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Gold miners work in the open pit mine at Agnico-Eagle’s Meadowbank Mine facility in Meadowbank Mine, Nunavut, on Wednesday, August 24, 2011. (Sean Kilpatrick/THE CANADIAN PRESS)
Gold miners work in the open pit mine at Agnico-Eagle’s Meadowbank Mine facility in Meadowbank Mine, Nunavut, on Wednesday, August 24, 2011. (Sean Kilpatrick/THE CANADIAN PRESS)


The North’s resource boom: Is it prosperity or exploitation? Add to ...

This is part of The North, a Globe investigation of unprecedented change, to the climate, culture and politics of Canada’s last frontier. Join the conversation with #GlobeNorth .

The Globe’s ‘Artic Circle’ panel of experts and leaders is discussing five key questions about Northern issues. Their responses and conversations will appear throughout the week on Globe Debate.

Doug Saunders: In recent years, the North has taken on a new political and economic prominence in Canada. Will this create a new era of prosperity and independence for northern communities, or does it bring a risk of exploitation and damage to communities and environments?

Michael Byers: Despite the increased media attention, Canada lags far behind other Arctic countries in seizing the opportunities presented by rising resource prices and retreating sea ice. Russia generates more than 20 per cent of its GDP from the Arctic. Norway profits from being the world leader in the high-tech field of Arctic oil and gas. Iceland has turned itself into a global tourist destination. As for Canada, consider this: Despite having the longest coastline of any of the Arctic countries, our most northern port is at Churchill – in Manitoba. Balancing economic development, local governance and environmental protection will never be easy. But serious investments in infrastructure – including a port at Iqaluit, the capital of Nunavut – would be a good start.

Rob Huebert: The economics of the north have been fundamentally changing. The development of the diamond industry has already changed much of what happens in numerous aspects of the Northwest Territory. Ultimately, it is never an issue of having economic development or not, but rather a question of what you do with economic potential when you have the opportunity. After all, it is hard to think of any other part of Canada where there is serious discussion of not developing a resource (the decision to build a pipeline to carry someone else’s resources notwithstanding!). The question in all of Canada – including the North – is always over the manner in which it is developed and how to distribute the returns.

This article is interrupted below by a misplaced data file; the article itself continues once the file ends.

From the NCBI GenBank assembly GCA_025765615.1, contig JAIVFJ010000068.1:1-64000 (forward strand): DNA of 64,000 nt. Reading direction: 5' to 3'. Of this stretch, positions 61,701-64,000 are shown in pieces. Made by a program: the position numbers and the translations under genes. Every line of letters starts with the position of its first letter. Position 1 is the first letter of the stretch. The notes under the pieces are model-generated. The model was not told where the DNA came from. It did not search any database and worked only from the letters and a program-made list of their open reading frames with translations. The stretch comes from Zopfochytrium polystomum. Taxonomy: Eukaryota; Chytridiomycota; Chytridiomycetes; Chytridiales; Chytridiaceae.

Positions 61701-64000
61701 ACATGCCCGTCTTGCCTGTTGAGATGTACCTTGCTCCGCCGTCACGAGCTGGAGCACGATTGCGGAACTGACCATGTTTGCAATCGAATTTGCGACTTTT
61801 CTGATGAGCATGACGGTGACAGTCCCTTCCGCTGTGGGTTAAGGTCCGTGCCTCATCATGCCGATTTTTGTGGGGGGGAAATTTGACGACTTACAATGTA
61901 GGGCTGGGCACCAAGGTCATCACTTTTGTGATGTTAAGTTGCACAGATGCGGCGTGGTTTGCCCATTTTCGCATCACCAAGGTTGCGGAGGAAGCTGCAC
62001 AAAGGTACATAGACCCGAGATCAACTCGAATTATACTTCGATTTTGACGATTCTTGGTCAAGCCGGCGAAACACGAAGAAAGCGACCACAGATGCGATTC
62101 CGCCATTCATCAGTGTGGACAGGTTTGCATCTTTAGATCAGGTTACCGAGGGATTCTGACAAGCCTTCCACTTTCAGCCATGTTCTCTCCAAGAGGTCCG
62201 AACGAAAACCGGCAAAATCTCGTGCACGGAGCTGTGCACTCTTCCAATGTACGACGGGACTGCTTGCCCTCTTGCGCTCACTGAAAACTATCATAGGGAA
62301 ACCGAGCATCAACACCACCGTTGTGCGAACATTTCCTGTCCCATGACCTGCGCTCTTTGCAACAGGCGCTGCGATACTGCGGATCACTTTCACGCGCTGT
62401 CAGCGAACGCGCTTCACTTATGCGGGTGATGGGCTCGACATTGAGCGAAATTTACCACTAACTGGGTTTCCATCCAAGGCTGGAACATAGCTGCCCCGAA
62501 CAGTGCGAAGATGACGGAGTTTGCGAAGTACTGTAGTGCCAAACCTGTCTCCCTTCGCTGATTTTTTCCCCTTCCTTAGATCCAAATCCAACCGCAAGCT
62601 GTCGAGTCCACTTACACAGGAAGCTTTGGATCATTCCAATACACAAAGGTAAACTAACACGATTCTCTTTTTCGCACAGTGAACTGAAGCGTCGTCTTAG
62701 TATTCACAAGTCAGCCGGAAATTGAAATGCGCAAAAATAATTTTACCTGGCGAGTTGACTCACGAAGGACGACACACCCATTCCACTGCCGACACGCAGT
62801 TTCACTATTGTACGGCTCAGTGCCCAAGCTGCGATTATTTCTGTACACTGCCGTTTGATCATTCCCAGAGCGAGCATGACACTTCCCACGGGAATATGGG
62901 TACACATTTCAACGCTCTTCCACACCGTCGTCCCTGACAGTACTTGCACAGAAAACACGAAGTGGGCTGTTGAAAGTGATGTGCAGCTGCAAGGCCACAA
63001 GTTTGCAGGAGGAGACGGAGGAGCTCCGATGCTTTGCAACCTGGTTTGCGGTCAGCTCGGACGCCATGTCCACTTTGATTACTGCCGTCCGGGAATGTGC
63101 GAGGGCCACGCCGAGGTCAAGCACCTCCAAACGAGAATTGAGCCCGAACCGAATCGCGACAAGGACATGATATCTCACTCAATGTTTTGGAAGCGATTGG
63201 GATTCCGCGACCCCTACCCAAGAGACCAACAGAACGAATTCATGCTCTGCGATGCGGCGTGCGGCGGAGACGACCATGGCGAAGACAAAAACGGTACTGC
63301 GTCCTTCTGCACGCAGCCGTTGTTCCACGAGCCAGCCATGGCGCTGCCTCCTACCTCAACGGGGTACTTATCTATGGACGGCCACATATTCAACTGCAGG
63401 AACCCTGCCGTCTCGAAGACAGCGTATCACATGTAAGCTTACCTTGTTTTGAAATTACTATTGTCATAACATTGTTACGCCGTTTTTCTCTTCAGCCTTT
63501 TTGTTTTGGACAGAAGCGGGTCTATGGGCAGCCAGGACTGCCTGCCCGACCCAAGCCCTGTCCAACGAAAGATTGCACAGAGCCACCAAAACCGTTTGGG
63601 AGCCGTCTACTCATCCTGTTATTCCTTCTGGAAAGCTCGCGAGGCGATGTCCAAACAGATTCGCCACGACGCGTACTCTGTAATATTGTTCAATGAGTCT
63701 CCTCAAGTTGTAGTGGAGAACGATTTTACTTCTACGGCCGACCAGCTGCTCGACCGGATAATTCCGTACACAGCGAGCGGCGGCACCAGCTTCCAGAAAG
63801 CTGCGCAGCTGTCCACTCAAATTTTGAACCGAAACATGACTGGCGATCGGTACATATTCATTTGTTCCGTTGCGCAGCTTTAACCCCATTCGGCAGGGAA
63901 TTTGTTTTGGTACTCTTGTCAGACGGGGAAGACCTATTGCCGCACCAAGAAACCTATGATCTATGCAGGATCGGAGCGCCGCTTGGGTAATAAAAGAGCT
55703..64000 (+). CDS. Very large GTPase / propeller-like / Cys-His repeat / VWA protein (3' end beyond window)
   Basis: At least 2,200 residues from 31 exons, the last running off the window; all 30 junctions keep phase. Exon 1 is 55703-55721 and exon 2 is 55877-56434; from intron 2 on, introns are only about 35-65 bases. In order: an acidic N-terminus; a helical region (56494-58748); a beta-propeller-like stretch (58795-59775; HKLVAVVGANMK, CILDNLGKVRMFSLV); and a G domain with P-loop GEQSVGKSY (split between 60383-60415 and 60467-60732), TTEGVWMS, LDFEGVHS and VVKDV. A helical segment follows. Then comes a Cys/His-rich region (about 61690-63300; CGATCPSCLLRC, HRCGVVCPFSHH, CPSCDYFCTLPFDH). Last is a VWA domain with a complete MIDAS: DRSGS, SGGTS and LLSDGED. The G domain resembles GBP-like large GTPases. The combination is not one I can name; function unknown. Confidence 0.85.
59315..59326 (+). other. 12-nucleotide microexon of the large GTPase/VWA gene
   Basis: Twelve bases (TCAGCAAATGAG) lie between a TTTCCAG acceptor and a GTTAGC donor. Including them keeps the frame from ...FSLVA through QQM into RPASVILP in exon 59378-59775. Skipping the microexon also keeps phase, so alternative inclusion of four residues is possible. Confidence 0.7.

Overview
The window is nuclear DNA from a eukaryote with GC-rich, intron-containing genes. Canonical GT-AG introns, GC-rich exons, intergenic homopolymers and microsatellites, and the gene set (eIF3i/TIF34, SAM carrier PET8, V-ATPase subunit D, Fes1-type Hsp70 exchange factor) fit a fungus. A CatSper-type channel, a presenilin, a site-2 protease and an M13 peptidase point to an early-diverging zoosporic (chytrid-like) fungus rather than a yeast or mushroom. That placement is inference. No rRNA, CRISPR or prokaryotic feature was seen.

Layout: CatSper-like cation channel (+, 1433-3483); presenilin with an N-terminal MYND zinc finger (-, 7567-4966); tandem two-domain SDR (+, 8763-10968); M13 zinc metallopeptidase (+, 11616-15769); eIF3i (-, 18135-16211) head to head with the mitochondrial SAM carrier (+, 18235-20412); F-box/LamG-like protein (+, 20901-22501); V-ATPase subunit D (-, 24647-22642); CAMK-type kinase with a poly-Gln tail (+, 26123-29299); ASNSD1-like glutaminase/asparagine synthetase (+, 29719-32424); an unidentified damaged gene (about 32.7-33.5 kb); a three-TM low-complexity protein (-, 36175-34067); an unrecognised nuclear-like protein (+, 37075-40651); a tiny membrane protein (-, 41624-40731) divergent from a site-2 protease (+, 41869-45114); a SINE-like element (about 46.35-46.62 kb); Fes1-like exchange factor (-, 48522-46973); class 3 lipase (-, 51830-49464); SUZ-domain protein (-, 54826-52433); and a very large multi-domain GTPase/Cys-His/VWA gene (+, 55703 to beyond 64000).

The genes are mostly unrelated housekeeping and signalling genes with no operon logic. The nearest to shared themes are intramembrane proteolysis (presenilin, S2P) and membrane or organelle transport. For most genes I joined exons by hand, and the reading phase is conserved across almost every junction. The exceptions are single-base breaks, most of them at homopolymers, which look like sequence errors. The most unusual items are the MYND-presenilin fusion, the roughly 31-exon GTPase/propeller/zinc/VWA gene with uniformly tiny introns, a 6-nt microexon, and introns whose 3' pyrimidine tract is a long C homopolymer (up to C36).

Shelagh Grant: As a historian, the excitement and hyperbole attached to the prospect of extensive mineral and fossil-fuel development in the Canadian North reminds me of the promises associated with the building of the CPR and the Yukon Gold Rush. While the potential for new economic development is indeed exciting, second sober thoughts should consider the consequences for the predominately indigenous, northern communities.

At present, the potential for this new economic growth would come from the extraction of non-renewable resources and their related support industries, which history has shown will have only a short-term and very limited benefit for indigenous people – likely with severe negative social consequences. If these new industries are Canadian-owned, the major benefits will go to the southern-based corporations. If foreign-owned, the profits will go elsewhere with the federal government benefiting from taxes and royalties. Then there is the problem of finding a sufficient source of skilled labour. Chinese companies, in particular, prefer to use their own labourers.

For anyone who has visited an open-pit mine in the north, the ecological consequences are obvious. Although oil and gas developments are less detrimental to the environment, the risks of a major oil spill could be catastrophic. Yet far too often, environmental issues gain more publicity than the more subtle social and economic questions.

Most northern communities are led to believe that new mining developments will create new job opportunities and profits for local industries. But this has not happened with the Raglan Mine on the Ungava shores of northern Quebec. This is only one example where the training programs did not achieve expected results. The underlying cause lies with centuries of inadequate educational opportunities for children raised in northern Canada’s indigenous communities, compared to Greenland and Alaska – largely due to lack of government interest or funding. As Mary Simon can better explain, the degree of catch-up required for Inuit to fully participate in the Arctic’s new economy is enormous and has been thwarted by the federal government’s continued reticence to provide sufficient funding for education.

The Raglan Mine has also prompted social problems, exploitation, and discrimination. The use of skilled workers from southern Canada (or from abroad) creates social and cultural problems – more so if foreign workers are involved. The impact of a major influx of foreign workers on small, predominately indigenous communities has been the subject of much discussion in Greenland.

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